Allianz backs Riester despite sales slump

GERMANY –Allianz Leben says it would be wrong to write off the Riester pension – despite a slump in sales.

“The demand in state subsidised provision deteriorated significantly. It was only possible to sell 52,300 Riester products during 2003, corresponding to a tenth of sales in the previous year,” the life insurance company said.

“However, it would be wrong to write off the Riester pension,” said management board chairman Gerhard Rupprecht.

“Opening up the way to full subsidy, extension of the right to subsidies for everyone obliged to pay tax and further simplification of the grants could transform the situation,” he said.

He added that more than 90% of Riester customers are going through to the second state in which the premiums undergo a two-fold increase. “We regard this as an encouraging sign.” The Riester reform, named after labour minister Walter Riester, has been widely seen as a failure.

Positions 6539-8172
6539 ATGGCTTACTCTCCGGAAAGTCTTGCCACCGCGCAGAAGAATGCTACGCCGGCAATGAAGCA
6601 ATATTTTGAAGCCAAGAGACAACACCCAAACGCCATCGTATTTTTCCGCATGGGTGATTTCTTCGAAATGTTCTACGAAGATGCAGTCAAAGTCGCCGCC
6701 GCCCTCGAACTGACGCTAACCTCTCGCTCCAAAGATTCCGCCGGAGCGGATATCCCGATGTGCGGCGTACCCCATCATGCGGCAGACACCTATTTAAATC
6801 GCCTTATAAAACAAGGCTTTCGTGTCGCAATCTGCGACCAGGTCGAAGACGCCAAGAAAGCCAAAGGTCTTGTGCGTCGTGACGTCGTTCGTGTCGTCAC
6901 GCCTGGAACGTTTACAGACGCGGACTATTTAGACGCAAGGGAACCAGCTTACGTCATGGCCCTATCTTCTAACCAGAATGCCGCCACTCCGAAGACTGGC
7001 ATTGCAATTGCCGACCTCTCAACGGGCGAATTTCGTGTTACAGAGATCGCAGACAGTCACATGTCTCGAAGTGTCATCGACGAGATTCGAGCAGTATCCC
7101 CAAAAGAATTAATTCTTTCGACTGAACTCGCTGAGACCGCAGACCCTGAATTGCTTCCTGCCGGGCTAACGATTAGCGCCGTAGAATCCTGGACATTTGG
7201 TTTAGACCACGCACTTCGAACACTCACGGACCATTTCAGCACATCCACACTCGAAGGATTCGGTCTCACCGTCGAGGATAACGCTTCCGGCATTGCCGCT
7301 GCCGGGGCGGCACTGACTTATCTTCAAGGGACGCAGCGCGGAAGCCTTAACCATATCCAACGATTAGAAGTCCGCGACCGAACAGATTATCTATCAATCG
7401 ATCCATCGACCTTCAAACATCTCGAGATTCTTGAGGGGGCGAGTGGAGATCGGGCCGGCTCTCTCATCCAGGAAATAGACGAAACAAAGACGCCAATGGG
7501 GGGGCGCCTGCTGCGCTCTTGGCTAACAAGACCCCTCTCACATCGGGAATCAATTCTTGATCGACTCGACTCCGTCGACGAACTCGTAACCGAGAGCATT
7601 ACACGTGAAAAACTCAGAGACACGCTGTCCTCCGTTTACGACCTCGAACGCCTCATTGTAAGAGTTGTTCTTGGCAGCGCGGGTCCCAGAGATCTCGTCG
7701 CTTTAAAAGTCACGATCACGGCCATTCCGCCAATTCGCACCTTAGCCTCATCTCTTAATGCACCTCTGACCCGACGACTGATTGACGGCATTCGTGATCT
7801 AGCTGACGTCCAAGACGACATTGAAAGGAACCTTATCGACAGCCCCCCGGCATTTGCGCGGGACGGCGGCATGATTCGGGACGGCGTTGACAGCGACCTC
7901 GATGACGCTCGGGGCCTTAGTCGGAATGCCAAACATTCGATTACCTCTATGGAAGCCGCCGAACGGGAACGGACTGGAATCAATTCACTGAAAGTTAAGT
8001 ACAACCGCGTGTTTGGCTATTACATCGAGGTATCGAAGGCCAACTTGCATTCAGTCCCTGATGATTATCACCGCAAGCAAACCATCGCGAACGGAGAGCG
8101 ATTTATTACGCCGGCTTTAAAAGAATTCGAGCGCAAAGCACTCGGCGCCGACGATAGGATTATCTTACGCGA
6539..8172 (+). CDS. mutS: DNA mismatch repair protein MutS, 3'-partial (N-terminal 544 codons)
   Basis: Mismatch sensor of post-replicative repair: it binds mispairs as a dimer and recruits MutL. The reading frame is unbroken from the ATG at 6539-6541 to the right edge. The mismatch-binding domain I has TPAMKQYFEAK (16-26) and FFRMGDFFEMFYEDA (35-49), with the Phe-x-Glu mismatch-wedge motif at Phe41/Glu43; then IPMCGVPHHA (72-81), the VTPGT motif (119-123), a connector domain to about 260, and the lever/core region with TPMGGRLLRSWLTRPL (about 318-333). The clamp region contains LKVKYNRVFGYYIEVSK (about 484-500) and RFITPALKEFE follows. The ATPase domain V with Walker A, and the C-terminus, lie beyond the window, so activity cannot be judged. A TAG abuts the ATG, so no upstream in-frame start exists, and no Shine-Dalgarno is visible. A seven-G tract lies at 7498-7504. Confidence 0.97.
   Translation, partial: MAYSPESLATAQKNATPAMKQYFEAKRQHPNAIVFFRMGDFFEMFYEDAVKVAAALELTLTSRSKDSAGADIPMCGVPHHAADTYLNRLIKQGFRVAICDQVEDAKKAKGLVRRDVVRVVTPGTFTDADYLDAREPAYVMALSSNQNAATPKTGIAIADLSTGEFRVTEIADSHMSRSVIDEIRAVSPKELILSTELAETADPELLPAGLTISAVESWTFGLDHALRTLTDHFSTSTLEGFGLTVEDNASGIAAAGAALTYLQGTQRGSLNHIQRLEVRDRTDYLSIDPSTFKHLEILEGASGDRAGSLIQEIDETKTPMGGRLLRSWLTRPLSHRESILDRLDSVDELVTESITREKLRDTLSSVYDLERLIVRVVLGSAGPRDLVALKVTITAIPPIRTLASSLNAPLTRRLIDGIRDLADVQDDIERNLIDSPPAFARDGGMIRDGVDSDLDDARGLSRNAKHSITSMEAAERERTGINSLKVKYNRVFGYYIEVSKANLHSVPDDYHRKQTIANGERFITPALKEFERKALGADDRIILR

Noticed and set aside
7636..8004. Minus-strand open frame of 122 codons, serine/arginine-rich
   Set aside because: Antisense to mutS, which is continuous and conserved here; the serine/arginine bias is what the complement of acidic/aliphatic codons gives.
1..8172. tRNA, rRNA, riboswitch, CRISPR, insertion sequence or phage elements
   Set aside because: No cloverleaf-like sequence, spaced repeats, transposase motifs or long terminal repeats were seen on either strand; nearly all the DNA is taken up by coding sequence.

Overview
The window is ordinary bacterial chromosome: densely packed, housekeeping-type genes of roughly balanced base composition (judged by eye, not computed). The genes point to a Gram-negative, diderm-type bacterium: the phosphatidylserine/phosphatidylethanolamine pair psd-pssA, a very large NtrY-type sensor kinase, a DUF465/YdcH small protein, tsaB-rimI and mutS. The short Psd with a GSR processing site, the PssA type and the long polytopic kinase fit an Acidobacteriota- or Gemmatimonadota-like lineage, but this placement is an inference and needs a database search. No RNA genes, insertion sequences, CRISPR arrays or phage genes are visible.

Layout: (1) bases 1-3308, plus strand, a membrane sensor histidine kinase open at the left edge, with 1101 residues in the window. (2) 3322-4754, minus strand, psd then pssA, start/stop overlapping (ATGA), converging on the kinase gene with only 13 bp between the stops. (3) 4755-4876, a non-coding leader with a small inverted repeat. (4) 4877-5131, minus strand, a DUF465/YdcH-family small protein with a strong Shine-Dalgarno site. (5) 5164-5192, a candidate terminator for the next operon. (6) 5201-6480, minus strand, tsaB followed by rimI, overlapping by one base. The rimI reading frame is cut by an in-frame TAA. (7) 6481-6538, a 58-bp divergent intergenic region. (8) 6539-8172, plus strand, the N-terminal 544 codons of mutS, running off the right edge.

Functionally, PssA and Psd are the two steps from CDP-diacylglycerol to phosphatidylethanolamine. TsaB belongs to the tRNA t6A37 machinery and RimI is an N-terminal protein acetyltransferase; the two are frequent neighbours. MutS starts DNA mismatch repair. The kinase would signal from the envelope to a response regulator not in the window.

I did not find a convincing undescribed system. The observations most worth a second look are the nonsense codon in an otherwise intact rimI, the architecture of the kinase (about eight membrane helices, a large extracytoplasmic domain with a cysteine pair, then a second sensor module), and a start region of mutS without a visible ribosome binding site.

Allianz’s corporate pensions business rose 65.9% to 1.4 billion euros in new premiums, with corporate customers contributing more than 40% to total new business. “The renaissance in company retirement provision is continuing,” said board member Michael Hessling.

Pensionskasse business continued more than 20% of new corporate business. As at the end of 2003, around 40,000 employers had signed up.

Overall, the Stuttgart-based firm posted a 25.9% rise in new business. “Every fifth euro in new business went to our company,” Rupprecht said. He also called for politicians “not to place insurance at a disadvantage compared to pure investments” in Germany’s planned retirement income act.

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